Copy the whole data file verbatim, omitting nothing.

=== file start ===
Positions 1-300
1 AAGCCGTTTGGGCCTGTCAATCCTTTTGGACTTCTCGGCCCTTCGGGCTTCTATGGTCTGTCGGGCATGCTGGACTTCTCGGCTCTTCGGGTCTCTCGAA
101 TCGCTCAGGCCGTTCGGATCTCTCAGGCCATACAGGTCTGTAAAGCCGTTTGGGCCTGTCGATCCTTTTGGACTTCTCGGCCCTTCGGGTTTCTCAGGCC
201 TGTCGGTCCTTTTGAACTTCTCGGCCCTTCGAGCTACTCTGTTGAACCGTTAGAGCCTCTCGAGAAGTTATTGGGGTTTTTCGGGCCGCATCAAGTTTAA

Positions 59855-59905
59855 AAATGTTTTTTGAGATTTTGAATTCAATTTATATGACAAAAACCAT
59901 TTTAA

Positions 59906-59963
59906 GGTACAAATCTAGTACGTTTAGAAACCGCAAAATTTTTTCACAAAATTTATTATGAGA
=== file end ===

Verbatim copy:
Positions 1-300
1 AAGCCGTTTGGGCCTGTCAATCCTTTTGGACTTCTCGGCCCTTCGGGCTTCTATGGTCTGTCGGGCATGCTGGACTTCTCGGCTCTTCGGGTCTCTCGAA
101 TCGCTCAGGCCGTTCGGATCTCTCAGGCCATACAGGTCTGTAAAGCCGTTTGGGCCTGTCGATCCTTTTGGACTTCTCGGCCCTTCGGGTTTCTCAGGCC
201 TGTCGGTCCTTTTGAACTTCTCGGCCCTTCGAGCTACTCTGTTGAACCGTTAGAGCCTCTCGAGAAGTTATTGGGGTTTTTCGGGCCGCATCAAGTTTAA

Positions 59855-59905
59855 AAATGTTTTTTGAGATTTTGAATTCAATTTATATGACAAAAACCAT
59901 TTTAA

Positions 59906-59963
59906 GGTACAAATCTAGTACGTTTAGAAACCGCAAAATTTTTTCACAAAATTTATTATGAGA